The Dutch ethnomusicologist Dr Arnold Adriaan Bake (1899-1963) was a pioneer in the study of South Asian music and dance. Initially trained in Western music, Bake was perhaps the first Western scholar to fully realise the wealth and diversity of South Asian music and dance traditions, which could be found not only in urban salons, theatres and concert-halls, but also in temples, monasteries, small towns and remote villages, across the sub-continent and at all levels of society. Taking advantage of the latest developments in audiovisual recording technology, and with the devoted help of his wife Corrie, he set about documenting this diversity - from Sri Lanka in the south to Nepal and Ladakh in the north - with unprecedented dedication and energy. The World and Traditional Music Collection of the British Library holds a unique anthology of material recorded by Bake. Its Bake collection spans not only many decades but also many formats of audio and visual material including wax cylinders, tefi-bands, open reel tapes and 16mm black and white and colour silent films, providing a complex and detailed document of music and ritual in South Asia from the 1930s to the late 1950s.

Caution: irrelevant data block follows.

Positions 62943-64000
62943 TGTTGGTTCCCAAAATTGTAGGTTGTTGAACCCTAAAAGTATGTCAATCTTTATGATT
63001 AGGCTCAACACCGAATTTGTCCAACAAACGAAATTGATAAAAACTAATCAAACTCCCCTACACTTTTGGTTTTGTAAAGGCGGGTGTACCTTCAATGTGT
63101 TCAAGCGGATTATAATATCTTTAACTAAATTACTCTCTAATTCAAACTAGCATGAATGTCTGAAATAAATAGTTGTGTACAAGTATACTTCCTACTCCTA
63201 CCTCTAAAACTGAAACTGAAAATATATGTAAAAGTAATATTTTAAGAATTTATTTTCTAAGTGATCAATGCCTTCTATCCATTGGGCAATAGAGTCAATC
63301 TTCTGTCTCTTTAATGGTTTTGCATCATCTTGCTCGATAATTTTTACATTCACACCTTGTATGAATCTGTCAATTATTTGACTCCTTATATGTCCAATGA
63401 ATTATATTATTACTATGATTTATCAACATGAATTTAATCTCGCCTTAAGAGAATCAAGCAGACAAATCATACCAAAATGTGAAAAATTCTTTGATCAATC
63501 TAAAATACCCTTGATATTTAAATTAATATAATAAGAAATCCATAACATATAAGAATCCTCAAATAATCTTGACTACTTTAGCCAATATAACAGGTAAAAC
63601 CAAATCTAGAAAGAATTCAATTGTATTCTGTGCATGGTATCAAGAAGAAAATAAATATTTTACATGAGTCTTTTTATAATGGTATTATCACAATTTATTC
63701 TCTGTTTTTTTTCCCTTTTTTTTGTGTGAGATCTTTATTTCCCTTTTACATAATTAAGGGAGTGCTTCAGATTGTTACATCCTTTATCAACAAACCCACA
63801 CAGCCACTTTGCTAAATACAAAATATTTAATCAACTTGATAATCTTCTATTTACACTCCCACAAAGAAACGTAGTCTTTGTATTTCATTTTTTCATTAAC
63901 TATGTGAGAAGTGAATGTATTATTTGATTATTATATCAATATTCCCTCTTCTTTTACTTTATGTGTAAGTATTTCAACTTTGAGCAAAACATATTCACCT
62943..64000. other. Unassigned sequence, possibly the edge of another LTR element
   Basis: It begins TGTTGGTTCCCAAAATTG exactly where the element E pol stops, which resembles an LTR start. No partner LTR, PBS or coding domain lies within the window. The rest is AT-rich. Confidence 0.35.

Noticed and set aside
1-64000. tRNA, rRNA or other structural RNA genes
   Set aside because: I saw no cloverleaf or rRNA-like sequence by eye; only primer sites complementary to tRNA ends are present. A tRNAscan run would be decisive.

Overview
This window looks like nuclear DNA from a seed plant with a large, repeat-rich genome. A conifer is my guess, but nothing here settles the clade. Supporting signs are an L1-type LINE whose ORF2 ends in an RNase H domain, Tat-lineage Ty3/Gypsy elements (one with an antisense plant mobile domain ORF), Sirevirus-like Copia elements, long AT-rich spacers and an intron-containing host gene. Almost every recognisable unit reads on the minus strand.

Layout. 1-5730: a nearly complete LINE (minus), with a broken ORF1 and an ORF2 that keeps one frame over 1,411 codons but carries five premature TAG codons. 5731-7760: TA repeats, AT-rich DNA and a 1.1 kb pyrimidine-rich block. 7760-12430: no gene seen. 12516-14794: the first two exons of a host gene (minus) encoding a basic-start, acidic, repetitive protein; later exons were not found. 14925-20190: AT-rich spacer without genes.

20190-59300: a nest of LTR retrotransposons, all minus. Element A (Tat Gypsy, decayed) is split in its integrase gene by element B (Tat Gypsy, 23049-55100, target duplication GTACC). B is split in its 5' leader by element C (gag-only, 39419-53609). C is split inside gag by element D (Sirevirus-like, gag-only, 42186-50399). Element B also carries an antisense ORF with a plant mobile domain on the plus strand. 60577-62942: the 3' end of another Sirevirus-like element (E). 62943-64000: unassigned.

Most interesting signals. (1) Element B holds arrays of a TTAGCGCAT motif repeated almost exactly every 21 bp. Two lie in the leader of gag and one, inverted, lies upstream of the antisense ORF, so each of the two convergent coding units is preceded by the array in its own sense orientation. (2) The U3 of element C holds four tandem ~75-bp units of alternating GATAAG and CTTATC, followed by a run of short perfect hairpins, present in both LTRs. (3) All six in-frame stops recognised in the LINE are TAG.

Bake_2
Arnold A. Bake recording women of the Mannan tribe, Kerala, 17.11.1933

(British Library, C52/FO/12)

            In the course of my AHRC-funded research at SOAS and the British Library Sound Archive, I am studying Bake’s fieldwork in Jharkhand, West Bengal and Bangladesh. In the last few months, I have evaluated his audio recordings and silent film recordings from these regions with the support of World and Traditional Music curators, Janet Topp Fargion and Isobel Clouter. Bake’s overseas correspondence, which is stored in the India Office Records and Private Papers collection of the British Library, provides much information about his fieldwork. Through an evaluation of these letters, new information related to Bake’s fieldwork and recordings has emerged so that previously uncatalogued recordings could be identified.

Bake_3
Arnold A. Bake with tabla and tanpura, Santiniketan, around 1926-27

(Bake collection, SOAS Music Department, SNK 55)